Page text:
Justin and I were having a good laugh last week reading Emily Post’s 1922 recommendations (or more like decrees) for how to word wedding invitations:

AS an inheritance from the days when Mrs. Brown presented her compliments and begged that Mrs. Smith would do her the honor to take a dish of tea with her, we still—notwithstanding the present flagrant disregard of old-fashioned convention—send our formal invitations, acceptances and regrets, in the prescribed punctiliousness of the third person.

— Emily Post, Etiquette in Society, in Business, in Politics and at Home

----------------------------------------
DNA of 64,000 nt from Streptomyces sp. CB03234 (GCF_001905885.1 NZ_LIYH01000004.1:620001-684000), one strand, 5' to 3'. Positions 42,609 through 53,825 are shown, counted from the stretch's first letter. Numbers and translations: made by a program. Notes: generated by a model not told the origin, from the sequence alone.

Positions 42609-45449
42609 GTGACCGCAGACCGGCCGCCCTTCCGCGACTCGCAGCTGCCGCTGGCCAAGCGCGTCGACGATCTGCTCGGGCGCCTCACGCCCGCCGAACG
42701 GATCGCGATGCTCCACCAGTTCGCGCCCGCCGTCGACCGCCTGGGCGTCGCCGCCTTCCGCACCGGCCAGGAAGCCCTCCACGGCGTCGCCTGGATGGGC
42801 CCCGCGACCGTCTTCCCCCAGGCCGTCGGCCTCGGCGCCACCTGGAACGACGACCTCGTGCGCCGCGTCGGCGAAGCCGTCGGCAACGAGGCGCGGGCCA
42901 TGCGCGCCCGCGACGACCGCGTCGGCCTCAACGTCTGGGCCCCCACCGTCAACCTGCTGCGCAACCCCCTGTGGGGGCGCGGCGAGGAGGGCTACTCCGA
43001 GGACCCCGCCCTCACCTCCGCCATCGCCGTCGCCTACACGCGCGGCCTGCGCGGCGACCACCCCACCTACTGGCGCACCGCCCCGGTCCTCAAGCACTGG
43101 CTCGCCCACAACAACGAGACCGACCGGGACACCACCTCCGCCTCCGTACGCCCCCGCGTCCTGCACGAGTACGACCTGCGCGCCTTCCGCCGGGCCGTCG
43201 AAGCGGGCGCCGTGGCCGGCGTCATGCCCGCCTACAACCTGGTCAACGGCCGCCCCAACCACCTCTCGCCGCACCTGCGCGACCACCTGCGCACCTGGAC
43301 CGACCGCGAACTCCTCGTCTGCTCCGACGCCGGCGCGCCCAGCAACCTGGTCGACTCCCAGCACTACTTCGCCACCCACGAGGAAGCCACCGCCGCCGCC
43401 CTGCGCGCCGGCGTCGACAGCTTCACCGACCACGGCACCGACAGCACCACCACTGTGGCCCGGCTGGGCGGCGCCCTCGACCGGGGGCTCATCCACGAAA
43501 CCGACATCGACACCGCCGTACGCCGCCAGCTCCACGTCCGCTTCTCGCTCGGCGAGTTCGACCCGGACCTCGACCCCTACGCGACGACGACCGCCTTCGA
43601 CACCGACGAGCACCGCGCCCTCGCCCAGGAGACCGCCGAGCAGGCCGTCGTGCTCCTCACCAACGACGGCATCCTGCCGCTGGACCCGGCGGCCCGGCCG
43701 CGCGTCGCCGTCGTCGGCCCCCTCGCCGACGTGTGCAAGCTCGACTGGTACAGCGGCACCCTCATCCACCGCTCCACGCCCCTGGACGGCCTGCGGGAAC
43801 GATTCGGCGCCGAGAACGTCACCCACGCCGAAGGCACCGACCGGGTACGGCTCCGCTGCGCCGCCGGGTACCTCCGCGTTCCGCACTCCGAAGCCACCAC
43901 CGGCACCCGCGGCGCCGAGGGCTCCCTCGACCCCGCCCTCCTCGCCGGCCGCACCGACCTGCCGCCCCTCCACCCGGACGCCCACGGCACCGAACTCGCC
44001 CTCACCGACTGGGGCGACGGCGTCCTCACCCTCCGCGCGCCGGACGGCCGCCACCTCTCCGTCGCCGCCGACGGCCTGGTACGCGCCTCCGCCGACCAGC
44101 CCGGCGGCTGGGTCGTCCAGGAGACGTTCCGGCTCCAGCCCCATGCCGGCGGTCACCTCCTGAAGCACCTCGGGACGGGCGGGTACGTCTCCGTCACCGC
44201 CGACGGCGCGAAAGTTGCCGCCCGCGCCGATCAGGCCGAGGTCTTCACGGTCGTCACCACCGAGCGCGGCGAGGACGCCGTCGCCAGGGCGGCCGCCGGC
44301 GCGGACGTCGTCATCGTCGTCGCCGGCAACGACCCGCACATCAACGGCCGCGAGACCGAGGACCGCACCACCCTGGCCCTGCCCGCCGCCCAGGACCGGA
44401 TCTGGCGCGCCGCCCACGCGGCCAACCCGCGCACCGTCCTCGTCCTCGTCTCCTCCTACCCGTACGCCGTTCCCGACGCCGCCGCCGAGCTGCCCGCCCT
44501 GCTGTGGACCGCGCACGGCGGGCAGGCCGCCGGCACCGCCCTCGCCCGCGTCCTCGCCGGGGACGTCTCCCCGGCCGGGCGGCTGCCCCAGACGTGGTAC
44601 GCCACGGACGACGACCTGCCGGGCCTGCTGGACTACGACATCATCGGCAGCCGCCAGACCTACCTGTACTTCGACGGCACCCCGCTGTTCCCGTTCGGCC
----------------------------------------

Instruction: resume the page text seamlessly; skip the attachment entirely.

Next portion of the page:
We’ve created invitations in the first person “our wedding” and the third person “their wedding”. And at this point that just seems up to the mood the couple wants for their special day.

Fashions change, rules slacken. And I’m happy to say that these days, we have more freedom with creating the wedding invitation and wording that fits us.

 

If you want to add your own twist on wedding invitation wording, then today’s post is for you.

We’ve created an easy-to-follow anatomy of wedding invitation wording. Think of it as Emily Post evolved.

So you can add your own style and know you’re not forgetting anything important.

wedding invitation wording

 

Invitation featured in design:

Vintage map travel wedding invitation with belly band

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